Presence - Contemporary Images Of Christ At St Paul's

By Kristen Bailey | 11 February 2004
Shows a photograph of a print that depicts the crucifixion scene. A group of figures surround a ladder, which has been leant against a cross on which the figure of Christ is hanging.

Photo: The Disposition by Tracey Emin, 1989. Monoprint on paper. Collection of Stuart and Margaret Evans.

Kristen Bailey is challenged and consoled by Presence, at St. Paul’s Cathedral.

A man with bloody whip cuts across his back and deep wounds in his hands embraces the friend who betrayed him while he was being sentenced to death. The pardoned man turns away in shame, but the guilty anguish of one friend is overcome by the love and forgiveness of the other.

This is Iain McKillop’s affecting painting The Reconciliation of Peter – one of the works on show at Presence: Images of Christ for the Third Millennium, at St. Paul's Cathedral until February 13 2004.

The exhibition at St. Paul’s is the first in a linked series of different events that will take place in six cathedrals throughout Britain in 2004 to celebrate 150 years of Christian charity BibleLands' ministry.

Shows a photograph of a painting, which depicts Christ on the cross. Above his head, surrounded by an ethereal glow is a white dove, while on the ground looking up at the cross there is a four legged animal.

Photo: Crucifixion by Craigie Aitchison CBE RA, 1999-2000. Oil on canvas. Private Collection.

"How do you depict a humanity that is inseparably united with divine action?" asks Dr Rowan Williams, Archbishop of Canterbury, in the book which accompanies Presence.

Presence confronts us with contemporary artists who have attempted to answer this mindblowing question – in paint, in sculpture and through installation, video and performance art.

Some explore traditional subjects from the Stations of the Cross. Others concentrate on the person of Jesus, aiming to convey his humanity and divinity.

Regardless of your individual religious beliefs, the works on show are challenging and charged with emotion.

Peter Howson’s Ecce Homo is a stark portrayal of a strong but submissive Christ – his sinewy hands bound together, he looks you in the eye from under his crown of thorns, blood and sweat mingling with his tears. Here is a divine but human being – able at any time to call a halt to the horror he knows is coming, but obedient to his calling.

Shows a photograph of a painting that depicts Christ wearing a crown of thorns and gripping a rope.

Photo: Ecce Homo by Peter Howson, 2003. Oil on canvas. Private Collection. Photo: courtesy Flowers East, London.

Some pieces, such as Bill Viola’s video work, The Messenger, do not depict Jesus at all, but bristle with spirituality. The Messenger – a naked man appearing and disappearing into a body of water – uses metaphors of water and light, which are present in many religions.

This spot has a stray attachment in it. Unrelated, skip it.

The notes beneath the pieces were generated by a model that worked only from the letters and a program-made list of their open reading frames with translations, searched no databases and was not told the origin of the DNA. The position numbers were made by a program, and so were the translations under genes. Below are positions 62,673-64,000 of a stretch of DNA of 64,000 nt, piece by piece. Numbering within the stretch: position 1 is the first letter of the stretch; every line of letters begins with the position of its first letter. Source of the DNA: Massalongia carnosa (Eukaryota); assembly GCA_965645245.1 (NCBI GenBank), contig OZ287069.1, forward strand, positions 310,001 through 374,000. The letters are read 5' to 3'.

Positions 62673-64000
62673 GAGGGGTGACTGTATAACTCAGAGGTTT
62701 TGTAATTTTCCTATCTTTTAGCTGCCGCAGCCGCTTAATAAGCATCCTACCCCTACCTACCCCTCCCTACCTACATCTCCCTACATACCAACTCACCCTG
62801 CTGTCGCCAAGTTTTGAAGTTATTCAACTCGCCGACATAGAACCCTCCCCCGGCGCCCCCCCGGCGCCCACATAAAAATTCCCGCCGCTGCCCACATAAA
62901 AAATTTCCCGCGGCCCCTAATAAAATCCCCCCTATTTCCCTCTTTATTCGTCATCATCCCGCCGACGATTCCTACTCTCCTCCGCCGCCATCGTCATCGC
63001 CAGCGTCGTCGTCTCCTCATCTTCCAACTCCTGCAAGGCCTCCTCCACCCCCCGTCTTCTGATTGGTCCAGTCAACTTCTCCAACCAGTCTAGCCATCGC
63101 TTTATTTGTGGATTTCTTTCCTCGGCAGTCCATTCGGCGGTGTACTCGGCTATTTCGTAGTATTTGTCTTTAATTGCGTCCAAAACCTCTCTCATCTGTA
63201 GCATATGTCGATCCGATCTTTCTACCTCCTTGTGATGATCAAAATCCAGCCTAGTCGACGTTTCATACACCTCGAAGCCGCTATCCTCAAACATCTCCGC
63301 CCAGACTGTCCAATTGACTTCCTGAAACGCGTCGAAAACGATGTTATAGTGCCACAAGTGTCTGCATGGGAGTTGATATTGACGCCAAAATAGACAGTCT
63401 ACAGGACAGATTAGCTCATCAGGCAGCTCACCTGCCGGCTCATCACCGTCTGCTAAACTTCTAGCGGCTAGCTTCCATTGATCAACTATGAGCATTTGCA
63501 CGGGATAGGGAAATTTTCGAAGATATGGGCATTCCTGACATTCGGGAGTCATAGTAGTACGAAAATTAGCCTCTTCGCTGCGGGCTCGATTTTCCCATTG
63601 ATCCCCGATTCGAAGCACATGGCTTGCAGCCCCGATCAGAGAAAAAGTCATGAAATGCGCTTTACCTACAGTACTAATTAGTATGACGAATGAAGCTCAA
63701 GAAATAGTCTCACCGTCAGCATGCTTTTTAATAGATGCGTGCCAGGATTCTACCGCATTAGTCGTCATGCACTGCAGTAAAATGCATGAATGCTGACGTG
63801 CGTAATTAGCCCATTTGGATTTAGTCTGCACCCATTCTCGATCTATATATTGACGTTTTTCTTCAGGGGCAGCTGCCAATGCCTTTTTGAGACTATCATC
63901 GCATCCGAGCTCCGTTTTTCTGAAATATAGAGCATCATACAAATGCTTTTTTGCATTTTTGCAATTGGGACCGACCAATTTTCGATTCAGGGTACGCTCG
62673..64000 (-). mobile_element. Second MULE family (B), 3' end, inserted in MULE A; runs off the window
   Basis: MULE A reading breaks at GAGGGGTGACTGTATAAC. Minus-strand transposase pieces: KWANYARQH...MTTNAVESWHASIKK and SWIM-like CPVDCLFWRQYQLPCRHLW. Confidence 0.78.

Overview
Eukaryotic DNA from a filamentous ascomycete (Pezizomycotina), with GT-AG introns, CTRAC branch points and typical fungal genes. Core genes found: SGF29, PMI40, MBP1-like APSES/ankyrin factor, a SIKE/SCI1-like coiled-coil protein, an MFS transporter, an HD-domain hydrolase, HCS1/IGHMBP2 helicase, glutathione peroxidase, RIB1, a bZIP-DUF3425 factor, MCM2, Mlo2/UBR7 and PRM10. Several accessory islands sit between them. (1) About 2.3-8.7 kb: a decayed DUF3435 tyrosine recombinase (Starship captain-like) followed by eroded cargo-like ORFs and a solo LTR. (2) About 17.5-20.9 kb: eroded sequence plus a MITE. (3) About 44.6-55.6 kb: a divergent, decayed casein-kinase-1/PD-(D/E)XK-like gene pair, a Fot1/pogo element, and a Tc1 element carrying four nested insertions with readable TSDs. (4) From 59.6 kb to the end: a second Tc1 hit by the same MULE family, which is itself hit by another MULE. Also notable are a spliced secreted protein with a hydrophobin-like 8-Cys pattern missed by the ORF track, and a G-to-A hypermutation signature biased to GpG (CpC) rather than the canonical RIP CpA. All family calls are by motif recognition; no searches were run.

It reminded me of my own Christian baptism – the water closing over the man’s face, his descent into the silence and darkness, and his ascent to break the surface of the water, gasping for air as noise and light hit him.

Shows a video still, depicting a figure floating just below the surface of some water. The figure appears to be made entirely of light.

Photo: The Messenger by Bill Viola, 1996. Single-channel colour video and stereo-sound installation, continuous loop. Photo: courtesy of Kira Perov.

Presence will continue across the country with a variety of exhibitions and events.

Vigil, a Willie Williams installation, will flood Canterbury Cathedral with coloured light from Palm Sunday till Easter morning.

St. Mary’s Episcopal Cathedral in Glasgow will show Peter Howson’s Stations of the Cross.

Worcester cathedral hosts the Lindsay Quartet’s performance of Haydn’s Seven Last Words, to accompany Martin Rose’s paintings.

Lincoln’s Cathedral and Usher Gallery will show sculpture by Jill Sim and Nicola Hicks, and Mark Wallinger’s video piece, Angel.

Presence closes with a major retrospective of the work of Durham sculptor Fenwick Lawson, in the city’s cathedral.

"One of the paradoxes of today is that a society which is willfully secular cannot let go of mystery, self-inflicted torment, and sacrifice," said the Very Rev Dr John Moses, Dean of St Paul’s. "They are three things we can’t get out of our system."

Shows a photograph of a painting, which depicts the crucifixion. Christ is shown on a cross against a green background, which is surrounded by what appear to be bricks and lengths of wood.

Photo: Crucifixion by William Hamper, aka Billy Childish, 2003. Oil on wood.

Presence continues throughout 2004 in the following cities:

Canterbury: Sunday February 22 to Monday April 12 (Easter Monday)
Glasgow: Monday March 22 to Monday April 12 (Easter Monday)
Worcester: Monday March 29 to Friday April 23
Lincoln: Tuesday April 27 to Friday June 4
Durham: Saturday July 31 to Sunday September 5.

The series of exhibitions features work by: Norman Adams, Craigie Aitchison, John Bellany, Matthew Burrows, Mark Cazalet, Billy Childish, Tracey Emin, Chris Gollon, Antony Gormley, Michael Gough, Maggi Hambling, Susie Hamilton, Robert Hardy, Albert Herbert, Nicola Hicks, Paul Hobbs, Ghislaine Howard, Peter Howson, Fenwick Lawson, Sonia Lawson, Christopher Le Brun, Paul Martin, Louise McClary, Iain McKillop, Nicholas Mynheer, Kate Rose, Martin Rose, Jill Sim, Roger Wagner, Mark Wallinger, Penny Warden, Peter White, Willie Williams and Bill Viola.

For more information about Presence, click on this link to visit the Biblelands website.

More on the venues and organisations we've mentioned:


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